Women's basketball world shares relief as Brittney Griner heads home

Ogwumike: Griner's release from Russian prison a 'monumental moment' (3:27)

Chiney Ogwumike shares her reaction to the news that Brittney Griner was freed in a U.S.-Russia prisoner exchange. (3:27)

Those who have worked with Phoenix Mercury center Brittney Griner throughout her basketball career expressed relief and gratitude Thursday morning that she is headed home to her family.

Griner has been freed from a Russian penal colony after the United States made a prisoner exchange for her following her February detention and August conviction on drug charges.

"This was the best news to wake up to today. I can't stop crying!" the New York Liberty's Sandy Brondello, who coached Griner for eight seasons with Phoenix, told ESPN. "It has been a terrible ordeal for BG, but thankful for President [Joe] Biden and Vice President [Kamala] Harris and everyone that has helped get her home.

"So happy for [Griner's wife] Cherelle and BG's family that she is finally back where she belongs."

South Carolina coach Dawn Staley, who coached Griner at the Tokyo Olympics, also had an emotional reaction to Thursday's news.

"I was shocked actually ... and then, honestly, I cried," Staley said on ESPN's "First Take." "I cried, and I'm a girl from Philly. We don't cry very easily. But I cried because this is the moment that we've all been praying for, for BG. And I'm just happy, like God is real."

The Mercury won the WNBA title in 2014 with Brondello at the helm and Griner, their No. 1 overall draft pick in 2013, as one of the team's key players. They also competed in the 2021 WNBA Finals, falling to the Chicago Sky.

"Miraculously, mercifully, the count of days detained has ended at 294, and our friend, our sister is headed back home where she belongs," the Mercury and Phoenix Suns said in a joint statement. "The emotions for our organization, just like for our fans and so many across the world, are those of joyous celebration, deep gratitude, grief for the time lost, and sincere hope for all families still awaiting the return of a loved one."

Said Griner's Mercury teammate Brianna Turner: "BG is so much more than a athlete. The primary concern is making sure her mental health is progressing and she's able to recover from the past 294 days. She could never step foot on a court again and I will still support her relentlessly."

Prior to her WNBA career, Griner was an All-American at Baylor and led the Bears to the 2010 Women's Final Four and 2012 national championship, when they went 40-0.

"God is good. Prayers are powerful," LSU's Kim Mulkey, who coached Griner at Baylor, told ESPN. "Brittney is on her way home where she belongs. Our prayers remain with her and her family as they recover and heal together."

Like many WNBA players, Griner, 32, played overseas. In February, she was headed to Russia to rejoin her UMMC Ekaterinburg team when she was detained in Moscow's Sheremetyevo Airport for having vape cartridges that contained cannabis oil in her luggage.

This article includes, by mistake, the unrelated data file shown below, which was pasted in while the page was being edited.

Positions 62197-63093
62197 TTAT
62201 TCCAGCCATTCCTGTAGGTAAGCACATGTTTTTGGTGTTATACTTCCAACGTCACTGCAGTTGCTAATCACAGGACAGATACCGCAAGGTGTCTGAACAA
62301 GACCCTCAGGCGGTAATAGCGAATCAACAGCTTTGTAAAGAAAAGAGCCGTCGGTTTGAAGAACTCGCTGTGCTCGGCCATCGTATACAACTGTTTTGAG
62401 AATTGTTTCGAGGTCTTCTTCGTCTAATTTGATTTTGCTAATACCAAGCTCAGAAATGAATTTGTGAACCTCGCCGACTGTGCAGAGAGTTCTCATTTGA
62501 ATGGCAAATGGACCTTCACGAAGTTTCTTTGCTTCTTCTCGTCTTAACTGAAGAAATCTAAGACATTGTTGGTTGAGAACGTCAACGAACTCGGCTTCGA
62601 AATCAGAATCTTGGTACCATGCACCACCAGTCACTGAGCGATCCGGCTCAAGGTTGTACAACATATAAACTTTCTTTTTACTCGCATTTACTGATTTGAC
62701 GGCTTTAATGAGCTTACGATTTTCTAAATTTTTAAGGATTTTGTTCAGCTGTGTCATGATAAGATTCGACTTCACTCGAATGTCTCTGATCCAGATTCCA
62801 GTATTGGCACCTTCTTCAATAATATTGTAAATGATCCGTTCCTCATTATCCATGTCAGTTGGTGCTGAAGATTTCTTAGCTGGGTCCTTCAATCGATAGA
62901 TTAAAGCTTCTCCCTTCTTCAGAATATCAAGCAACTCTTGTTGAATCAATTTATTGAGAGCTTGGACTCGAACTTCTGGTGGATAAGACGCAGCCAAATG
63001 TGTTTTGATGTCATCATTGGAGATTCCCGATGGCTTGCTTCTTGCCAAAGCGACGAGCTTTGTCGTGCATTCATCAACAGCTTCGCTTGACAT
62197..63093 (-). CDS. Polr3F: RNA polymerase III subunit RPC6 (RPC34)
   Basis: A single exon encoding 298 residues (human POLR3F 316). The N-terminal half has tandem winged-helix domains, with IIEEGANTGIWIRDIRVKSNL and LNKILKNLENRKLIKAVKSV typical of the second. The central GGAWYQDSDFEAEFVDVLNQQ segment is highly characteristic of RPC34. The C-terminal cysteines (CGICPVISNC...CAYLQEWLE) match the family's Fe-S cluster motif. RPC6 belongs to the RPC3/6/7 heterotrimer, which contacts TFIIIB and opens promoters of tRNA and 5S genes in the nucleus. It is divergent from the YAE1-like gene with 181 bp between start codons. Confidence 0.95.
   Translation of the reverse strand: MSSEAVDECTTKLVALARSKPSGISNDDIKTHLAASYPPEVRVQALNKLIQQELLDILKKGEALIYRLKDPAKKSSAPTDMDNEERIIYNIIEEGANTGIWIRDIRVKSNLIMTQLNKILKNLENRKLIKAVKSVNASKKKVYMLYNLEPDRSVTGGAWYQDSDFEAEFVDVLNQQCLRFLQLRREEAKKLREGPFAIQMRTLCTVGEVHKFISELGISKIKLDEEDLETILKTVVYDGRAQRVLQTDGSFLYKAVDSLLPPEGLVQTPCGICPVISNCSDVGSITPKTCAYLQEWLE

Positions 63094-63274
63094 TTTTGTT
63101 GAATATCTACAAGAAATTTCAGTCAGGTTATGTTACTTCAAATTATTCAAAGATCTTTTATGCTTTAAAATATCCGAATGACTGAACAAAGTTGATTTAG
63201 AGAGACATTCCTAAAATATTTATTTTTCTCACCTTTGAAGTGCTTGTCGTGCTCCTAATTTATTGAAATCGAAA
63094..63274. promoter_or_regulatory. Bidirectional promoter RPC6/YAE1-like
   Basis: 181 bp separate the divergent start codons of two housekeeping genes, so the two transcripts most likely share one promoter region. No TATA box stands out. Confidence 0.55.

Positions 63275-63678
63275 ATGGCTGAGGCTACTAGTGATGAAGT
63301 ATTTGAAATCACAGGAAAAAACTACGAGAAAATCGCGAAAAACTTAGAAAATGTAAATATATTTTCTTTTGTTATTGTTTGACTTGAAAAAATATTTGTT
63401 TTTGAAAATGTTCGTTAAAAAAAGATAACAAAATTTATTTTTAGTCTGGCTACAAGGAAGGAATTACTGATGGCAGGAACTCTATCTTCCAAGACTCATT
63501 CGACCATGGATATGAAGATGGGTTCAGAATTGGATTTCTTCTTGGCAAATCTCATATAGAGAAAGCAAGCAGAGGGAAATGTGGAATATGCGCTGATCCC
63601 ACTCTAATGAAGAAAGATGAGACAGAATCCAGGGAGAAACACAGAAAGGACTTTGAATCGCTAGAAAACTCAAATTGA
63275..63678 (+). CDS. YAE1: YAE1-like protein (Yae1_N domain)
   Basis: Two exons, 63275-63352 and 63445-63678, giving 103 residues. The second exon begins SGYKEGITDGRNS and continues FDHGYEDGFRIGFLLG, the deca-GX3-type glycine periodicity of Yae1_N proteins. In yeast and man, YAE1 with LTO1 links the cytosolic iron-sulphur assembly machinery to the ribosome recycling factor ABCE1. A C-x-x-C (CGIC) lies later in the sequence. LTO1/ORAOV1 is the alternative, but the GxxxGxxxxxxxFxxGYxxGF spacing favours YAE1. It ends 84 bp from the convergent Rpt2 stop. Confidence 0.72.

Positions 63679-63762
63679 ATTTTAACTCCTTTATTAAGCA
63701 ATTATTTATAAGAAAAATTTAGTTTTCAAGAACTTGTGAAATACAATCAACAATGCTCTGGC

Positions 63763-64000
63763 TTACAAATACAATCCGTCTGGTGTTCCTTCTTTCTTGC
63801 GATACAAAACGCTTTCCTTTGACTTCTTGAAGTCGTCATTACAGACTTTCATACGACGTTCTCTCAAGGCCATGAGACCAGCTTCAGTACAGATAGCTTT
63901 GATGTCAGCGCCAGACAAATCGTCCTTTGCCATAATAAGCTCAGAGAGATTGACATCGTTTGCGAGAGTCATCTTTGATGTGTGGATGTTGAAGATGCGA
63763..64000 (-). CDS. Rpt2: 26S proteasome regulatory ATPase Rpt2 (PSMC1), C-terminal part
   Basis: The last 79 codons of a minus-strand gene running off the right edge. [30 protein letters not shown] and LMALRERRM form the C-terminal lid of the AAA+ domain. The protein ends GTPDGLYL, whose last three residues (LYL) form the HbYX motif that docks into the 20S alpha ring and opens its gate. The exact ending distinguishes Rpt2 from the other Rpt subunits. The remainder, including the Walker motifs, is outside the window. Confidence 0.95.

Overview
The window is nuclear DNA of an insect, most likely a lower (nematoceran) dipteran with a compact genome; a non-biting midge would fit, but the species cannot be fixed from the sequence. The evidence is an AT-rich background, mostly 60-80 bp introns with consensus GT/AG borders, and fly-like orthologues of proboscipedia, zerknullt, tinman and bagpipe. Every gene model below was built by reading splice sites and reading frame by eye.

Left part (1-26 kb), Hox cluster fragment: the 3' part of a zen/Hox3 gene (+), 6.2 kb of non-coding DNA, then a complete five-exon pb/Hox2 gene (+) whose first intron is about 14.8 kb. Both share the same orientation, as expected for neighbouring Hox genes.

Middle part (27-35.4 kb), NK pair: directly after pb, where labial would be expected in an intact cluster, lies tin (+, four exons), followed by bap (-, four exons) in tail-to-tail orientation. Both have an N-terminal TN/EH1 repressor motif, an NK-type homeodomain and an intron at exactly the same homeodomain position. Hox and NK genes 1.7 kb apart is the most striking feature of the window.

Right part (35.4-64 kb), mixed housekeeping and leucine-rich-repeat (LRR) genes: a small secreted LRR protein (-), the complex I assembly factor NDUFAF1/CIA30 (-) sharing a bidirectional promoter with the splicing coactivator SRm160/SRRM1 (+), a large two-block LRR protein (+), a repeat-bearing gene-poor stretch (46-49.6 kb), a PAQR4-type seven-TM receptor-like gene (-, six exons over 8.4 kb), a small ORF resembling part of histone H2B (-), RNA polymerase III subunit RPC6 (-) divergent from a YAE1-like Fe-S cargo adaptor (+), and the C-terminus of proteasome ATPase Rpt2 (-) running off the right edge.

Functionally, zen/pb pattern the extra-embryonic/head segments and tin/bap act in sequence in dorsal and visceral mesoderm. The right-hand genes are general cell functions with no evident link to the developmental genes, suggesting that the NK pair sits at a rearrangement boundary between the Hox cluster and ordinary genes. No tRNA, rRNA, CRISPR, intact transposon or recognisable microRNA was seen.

Since then, the WNBA, its players' union and the NBA have worked with the State Department to try to get Griner back to the United States.

"It has been a total team effort," WNBA commissioner Cathy Engelbert told reporters Thursday in discussing Griner's release. "We use that analogy in sports all the time. But we could not have done this without the NBA, without Brittney's agent, lawyers, the whole ecosystem around women's sports. But again, this came down to the leadership of our government and our State Department, and they got this done, and I'm so grateful to them.

"... We did a lot of things during the [WNBA] season to remember Brittney so she wasn't forgotten. Team effort by everybody. ... That doesn't happen in every industry, but it happened here."

The WNBA players' union released a statement thanking the Biden administration and others for helping Griner.

"Whether you signed the petition, posted on social media, wrote a letter, wore a shirt, told your friends to advocate, or called our community to action -- what you did made a difference," the union said. "Your actions kept BG's name top of mind and her humanity in focus. BG is a daughter, a sister, a wife, a friend, a teammate, and you showed up for her."

UConn's Geno Auriemma, who coached Griner at the 2016 Olympics in Rio, said he was happy for Griner and her family.

"... I don't look at this as a win for women's basketball and the women's basketball community. I'm not that guy. I'm not that person," he said. "I look at it as the right thing to do was done. Whatever the motives were, I don't care, the right thing to do was done. I just hope that whoever made that decision over there makes the same decision on whoever else is over there from the U.S. that doesn't belong there. So this is a great sign for humanity, not for women's basketball."

And Las Vegas Aces coach Becky Hammon tried to sum up the importance of Griner's return in an interview on "SportsCenter."

"Women's basketball is a small community, and it just didn't feel whole without BG in it," Hammon said.

ESPN's Alexa Philippou and The Associated Press contributed to this report.